“I never thought I’d say this,” my uncle John whispered to his friend, “but for the first time in my life I’m glad I’m handicapped.”
As funny as the conclusion to John’s story was, I had a hard time laughing. I knew too many sad details of his life to just turn it off and laugh at some insensitive joke John made about himself. Even though John was laughing harder than the three of us, and his lifelong friend Jim Rhodus had tears in his eyes from laughter, I couldn’t just turn it all off, because I knew how much he suffered in life.
With his guidance, I learned not to feel sorry for him, because he said that often did him more harm than good, but when he told me that the first signs of his muscular degenerative disease appeared in high school I couldn’t help but feel bad for him.
“It affected you in high school?” I asked.
“Kind of,” he said. “I fell a lot. When I would run, I fell. We just thought I was a big old klutz.”
“That was what we called him, a klutz,” his older brother told me later. “He’d fall for no reason at all. He was the star guard on an undefeated, champion high school football team, and some of the times he’d just fall, in the open field, when no one else was around. It was so embarrassing that we learned to just laugh about it. We developed jokes, like kids do, to avoid wondering if there might be a greater explanation of it. You don’t search for an explanation when you’re a kid. You just laugh and joke about it. We had no idea that his eyes bounced when he ran, and we had no idea that his clumsiness was an early warning sign of a muscular degenerative disease. You have no idea about stuff like that when you’re young. We didn’t even think about greater things. We just thought he was a klutz.”
Over the course of the next forty years, this disease would gradually rob John of his muscles. He lost some of the functionality of his legs before he was thirty, and before he was forty, he lost the use of his arms and hands. Doctors guessed that if John hadn’t spent so much time in the gym, in high school and college, the degeneration could’ve been more rapid. The gradual degeneration was such that before he was sixty, he began to lose his throat muscles. It was difficult for him to speak, and even more difficult for us to hear him. When he inhaled and drew the full force of his lungs, he could muster something equivalent to a loud whisper.
He told me that one of the most difficult aspects of his handicap were kids. “Kids don’t understand. They’re scared, and when a kid sees me in the mall, or church, or somewhere they turn to their parents for an explanation. ‘What is wrong with him mommy?’ I’ve heard more than one kid whisper that to their mom. The parents don’t answer, not in front of me. They give me an apologetic look, and I want to scream ‘just tell them I’m handicapped’. I feel like such a freak when that happens, and it’s so frustrating that I wonder if it’s all worth it,” John said.
It wasn’t the first time I heard him wish for death in a round about way. I was so accustomed to it that I took the subject and transferred it to my otherwise healthy and able-bodied dad wishing for death. He said he preferred to be with my mom and all of our relatives.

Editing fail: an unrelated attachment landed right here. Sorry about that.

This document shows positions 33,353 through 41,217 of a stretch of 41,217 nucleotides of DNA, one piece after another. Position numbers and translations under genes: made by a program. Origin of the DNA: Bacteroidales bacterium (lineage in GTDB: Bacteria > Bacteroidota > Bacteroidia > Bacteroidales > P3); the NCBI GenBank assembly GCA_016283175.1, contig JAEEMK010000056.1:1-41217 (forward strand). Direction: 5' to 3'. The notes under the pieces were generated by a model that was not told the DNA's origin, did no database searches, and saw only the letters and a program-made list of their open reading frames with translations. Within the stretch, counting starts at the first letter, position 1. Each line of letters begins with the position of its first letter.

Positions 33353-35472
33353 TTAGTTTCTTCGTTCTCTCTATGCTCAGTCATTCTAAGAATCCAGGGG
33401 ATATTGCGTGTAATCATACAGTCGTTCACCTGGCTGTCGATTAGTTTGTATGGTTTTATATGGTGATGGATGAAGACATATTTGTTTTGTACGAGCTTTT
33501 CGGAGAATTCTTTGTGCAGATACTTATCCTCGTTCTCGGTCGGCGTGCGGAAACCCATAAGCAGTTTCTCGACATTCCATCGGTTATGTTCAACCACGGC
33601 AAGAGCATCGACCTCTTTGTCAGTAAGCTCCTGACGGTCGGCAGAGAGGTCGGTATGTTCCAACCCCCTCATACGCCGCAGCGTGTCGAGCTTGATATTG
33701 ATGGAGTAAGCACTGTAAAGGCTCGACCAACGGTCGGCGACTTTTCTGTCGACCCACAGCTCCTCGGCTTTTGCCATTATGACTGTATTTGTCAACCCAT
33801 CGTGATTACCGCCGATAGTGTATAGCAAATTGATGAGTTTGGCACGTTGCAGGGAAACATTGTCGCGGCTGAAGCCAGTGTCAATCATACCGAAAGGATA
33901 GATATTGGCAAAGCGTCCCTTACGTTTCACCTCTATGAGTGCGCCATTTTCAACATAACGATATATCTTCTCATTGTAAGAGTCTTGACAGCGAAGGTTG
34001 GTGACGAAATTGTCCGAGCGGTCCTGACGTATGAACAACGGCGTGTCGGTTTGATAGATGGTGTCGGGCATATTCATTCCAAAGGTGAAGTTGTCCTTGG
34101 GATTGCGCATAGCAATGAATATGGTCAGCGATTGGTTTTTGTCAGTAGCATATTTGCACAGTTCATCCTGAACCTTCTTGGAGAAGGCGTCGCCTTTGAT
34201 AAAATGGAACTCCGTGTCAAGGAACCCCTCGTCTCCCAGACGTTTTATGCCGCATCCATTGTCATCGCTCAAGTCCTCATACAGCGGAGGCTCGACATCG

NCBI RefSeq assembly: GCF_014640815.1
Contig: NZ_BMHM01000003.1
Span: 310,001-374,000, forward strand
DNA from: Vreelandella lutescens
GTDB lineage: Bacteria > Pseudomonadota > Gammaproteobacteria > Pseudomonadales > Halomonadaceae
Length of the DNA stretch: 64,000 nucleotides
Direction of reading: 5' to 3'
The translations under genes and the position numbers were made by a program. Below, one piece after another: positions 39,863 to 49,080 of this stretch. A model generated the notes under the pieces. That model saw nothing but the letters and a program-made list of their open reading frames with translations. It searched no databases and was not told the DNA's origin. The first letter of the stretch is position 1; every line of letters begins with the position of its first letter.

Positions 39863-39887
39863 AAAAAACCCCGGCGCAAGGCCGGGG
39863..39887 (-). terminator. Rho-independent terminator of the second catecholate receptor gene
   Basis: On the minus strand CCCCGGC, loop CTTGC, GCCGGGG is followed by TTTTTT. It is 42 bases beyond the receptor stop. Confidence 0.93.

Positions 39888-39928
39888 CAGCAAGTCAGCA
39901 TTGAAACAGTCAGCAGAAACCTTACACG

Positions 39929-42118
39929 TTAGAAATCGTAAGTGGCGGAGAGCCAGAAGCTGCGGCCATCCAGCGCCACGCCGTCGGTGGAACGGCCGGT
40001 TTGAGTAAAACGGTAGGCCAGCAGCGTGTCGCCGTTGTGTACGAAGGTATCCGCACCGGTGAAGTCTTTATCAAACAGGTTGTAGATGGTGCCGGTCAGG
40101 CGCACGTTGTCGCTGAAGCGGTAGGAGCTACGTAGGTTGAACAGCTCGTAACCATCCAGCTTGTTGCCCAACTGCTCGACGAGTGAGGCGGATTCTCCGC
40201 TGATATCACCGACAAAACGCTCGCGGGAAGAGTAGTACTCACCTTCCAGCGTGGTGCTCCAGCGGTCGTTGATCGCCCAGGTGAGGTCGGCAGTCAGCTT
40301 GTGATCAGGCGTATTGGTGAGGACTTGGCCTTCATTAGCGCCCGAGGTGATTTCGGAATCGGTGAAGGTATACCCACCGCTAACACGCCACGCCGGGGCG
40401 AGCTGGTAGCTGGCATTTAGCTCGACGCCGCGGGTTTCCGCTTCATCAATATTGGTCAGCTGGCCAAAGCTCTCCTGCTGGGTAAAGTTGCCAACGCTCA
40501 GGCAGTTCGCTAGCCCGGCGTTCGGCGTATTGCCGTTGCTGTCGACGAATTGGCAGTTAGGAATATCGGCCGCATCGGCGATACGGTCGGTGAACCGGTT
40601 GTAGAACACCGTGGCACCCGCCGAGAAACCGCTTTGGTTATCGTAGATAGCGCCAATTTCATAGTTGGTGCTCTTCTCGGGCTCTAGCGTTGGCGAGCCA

“So, I told him that even if there is a heaven, my bet is we will all look down and think about how much life we wasted on Earth. We do not know if there’s an afterlife, but we know life has a beginning and an end, and that life is short.”
“It’s true,” John said, “It’s all true, but some of the times it seems to take forever.”
He did not say that in a profound manner, as if to wrap up his views on his life as a handicapped person. He said it as he might the details of a St. Louis Cardinals game. He shut the game of solitaire game he was playing on the computer down after he said that, and we spoke of the plans we had for the evening. He didn’t intend that to be a room silencing, thought-provoking line, in other words, it was just something he said before saying something else.
It didn’t strike me how illustrative such a line was to a handicapped man, until he relayed the “I never thought I’d say this, but I’m glad I’m handicapped” joke to me. The sad, illustrative line about life taking forever was the primary reason I was the only one not laughing at my uncle’s self-effacing joke.
The joke was the conclusion of a long story about John’s trip to Florida to see Simon & Garfunkel. He asked me to accompany him on this trip, but I just couldn’t see traveling halfway across the country to see two men sing. For John, it was a matter of life and death. He spent a lifetime listening to those two old men sing, and he feared he might die before he could ever see them again, or they would, or they would simply stop touring as a duo.
“If you can’t find anyone else to take you, I’ll go, but I want you to drain the swamp of possibilities before asking me again. That’s how badly I don’t want to go.”
Most people John’s age loved either The Beatles or The Rolling Stones. Some loved Elvis Presley with equal levels of passion, and I met more than a few who pledged allegiance to Johnny Cash, but for my uncle it was all about Simon & Garfunkel. He owned every single album they made together, and he owned most of their solo albums. He also traveled the country to see them sing in concert any time he could. He preferred to stay close to home, of course, but he always had that fatalistic belief that this particular tour might be his last opportunity to see them live, even though he already saw them perform live over a dozen times before. When he sorted through their list of tour dates of that year, he found that the closest they would appear on this particular tour was Florida, an eight-hour flight.